As far as moving through to the finish goes, few documents seem to carry with them more conviction in theory and in linguistic construct than advanced directives. And according to a recent article produced by Dan Morhaim, MD, and Keshia Pollack, PhD — both of the Johns Hopkins Bloomberg School of Public Health — the more consistently advanced directives are completed across the demographic spectrum, the more fluid healthcare on the whole can become in its treatment of end-of-life services.
"The reality is [that] the subject of advance directives is not yet a standard part of most medical examinations," said Morhaim, lead author of the article, said in a news release. "It's important this discussion becomes a routine part of our care giving, because the more normal the topic is, the less scary it will become. As the baby boomer generation continues to age and is impacted by chronic diseases, and as medical technology advances, it is inevitable that healthcare costs will continue to escalate. Increasing awareness and the completion rate of advance directives can have a positive impact on the economic, moral and ethical issues related to end-of-life care."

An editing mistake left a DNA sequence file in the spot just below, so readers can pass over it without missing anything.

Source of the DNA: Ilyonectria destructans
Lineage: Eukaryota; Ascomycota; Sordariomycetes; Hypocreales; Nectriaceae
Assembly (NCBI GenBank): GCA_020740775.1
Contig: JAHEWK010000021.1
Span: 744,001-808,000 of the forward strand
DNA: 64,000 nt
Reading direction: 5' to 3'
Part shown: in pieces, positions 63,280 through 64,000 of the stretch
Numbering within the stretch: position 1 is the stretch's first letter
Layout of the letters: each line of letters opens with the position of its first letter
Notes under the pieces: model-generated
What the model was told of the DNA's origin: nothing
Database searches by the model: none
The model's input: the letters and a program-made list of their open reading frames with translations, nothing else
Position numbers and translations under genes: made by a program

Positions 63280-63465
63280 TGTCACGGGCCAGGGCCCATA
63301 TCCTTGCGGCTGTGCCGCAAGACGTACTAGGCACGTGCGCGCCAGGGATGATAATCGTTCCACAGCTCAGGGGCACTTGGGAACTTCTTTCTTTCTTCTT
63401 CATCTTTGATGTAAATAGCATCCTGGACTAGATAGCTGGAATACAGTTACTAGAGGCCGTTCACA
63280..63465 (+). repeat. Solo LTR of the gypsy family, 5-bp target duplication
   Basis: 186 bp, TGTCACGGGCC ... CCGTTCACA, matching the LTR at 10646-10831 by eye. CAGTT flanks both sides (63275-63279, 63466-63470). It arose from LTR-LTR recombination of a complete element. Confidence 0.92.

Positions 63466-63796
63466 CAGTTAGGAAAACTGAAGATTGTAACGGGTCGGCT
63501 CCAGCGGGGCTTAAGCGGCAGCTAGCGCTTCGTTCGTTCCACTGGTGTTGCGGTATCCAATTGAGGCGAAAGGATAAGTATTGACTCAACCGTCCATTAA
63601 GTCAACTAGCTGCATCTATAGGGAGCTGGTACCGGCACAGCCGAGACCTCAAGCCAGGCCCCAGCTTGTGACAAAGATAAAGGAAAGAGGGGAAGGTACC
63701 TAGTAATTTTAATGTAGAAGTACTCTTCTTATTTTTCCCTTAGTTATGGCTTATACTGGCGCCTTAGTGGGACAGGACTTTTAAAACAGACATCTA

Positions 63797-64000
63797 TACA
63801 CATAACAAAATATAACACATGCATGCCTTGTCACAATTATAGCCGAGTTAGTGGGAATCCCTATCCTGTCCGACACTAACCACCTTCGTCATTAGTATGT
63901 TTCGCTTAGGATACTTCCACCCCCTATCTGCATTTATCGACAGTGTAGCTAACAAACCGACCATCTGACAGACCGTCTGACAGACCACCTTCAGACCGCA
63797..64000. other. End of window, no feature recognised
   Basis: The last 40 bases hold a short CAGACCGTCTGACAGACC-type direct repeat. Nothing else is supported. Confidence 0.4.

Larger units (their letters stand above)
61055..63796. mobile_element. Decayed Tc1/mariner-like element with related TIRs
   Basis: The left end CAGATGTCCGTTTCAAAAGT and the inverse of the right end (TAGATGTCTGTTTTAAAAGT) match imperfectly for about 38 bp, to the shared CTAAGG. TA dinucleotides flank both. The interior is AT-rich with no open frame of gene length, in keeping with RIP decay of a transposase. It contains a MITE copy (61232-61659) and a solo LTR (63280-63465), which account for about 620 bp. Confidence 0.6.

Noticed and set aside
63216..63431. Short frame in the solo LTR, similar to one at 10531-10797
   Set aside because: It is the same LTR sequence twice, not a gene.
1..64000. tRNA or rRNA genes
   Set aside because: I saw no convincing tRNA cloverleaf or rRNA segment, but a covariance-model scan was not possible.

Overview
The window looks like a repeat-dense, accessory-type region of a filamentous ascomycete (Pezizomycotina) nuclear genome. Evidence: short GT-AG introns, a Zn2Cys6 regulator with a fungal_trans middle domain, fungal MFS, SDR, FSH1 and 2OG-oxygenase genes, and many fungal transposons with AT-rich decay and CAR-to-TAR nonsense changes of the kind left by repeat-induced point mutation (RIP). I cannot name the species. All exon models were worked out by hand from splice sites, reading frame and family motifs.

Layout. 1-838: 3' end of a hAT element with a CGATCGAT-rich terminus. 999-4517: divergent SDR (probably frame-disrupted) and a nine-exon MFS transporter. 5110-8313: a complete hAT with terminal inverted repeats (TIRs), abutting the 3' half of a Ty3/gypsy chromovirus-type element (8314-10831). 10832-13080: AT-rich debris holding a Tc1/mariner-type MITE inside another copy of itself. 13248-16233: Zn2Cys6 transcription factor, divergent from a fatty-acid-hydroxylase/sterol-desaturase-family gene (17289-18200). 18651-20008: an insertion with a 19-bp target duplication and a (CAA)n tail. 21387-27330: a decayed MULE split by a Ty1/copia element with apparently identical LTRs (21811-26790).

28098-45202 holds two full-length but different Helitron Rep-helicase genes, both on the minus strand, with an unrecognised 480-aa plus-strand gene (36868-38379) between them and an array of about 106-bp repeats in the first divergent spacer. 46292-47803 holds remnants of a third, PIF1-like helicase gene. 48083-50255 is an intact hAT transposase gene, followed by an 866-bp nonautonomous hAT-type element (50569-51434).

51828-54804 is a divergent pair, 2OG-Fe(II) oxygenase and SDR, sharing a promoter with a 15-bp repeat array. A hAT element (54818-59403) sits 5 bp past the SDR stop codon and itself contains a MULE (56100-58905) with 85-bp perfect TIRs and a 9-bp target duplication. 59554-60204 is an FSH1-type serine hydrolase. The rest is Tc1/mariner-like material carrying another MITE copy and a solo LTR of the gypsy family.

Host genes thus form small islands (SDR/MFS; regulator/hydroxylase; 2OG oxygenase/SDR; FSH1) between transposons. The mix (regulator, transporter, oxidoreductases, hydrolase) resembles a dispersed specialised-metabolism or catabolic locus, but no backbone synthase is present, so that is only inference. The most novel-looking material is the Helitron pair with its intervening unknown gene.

Recent statistics find that end-of-life care accounts for an estimated 30 percent of all Medicare expenditures, a number that stands to deflate if the rate of advanced directives can do the opposite, Morhaim and Pollack suggest.
"Increasing the rate of completion of advance directives in the United States, empowering individuals and families to determine their care decisions at a critical time, and reducing unwanted end-of-life care expenses needs to become part of the public health agenda,” Pollack said. “Our research shows the public wants to have control of their life, even at the end, and are looking to their physicians or other health professionals to lead the way and initiate these discussions.”
Physicians, nurses and other pertinent healthcare staffers should focus on having more discussions regarding the constructs of advanced directives with patients — doing so can be an honored practice of preventative and cost-saving care.
The report was published in the latest edition of the American Journal of Public Health.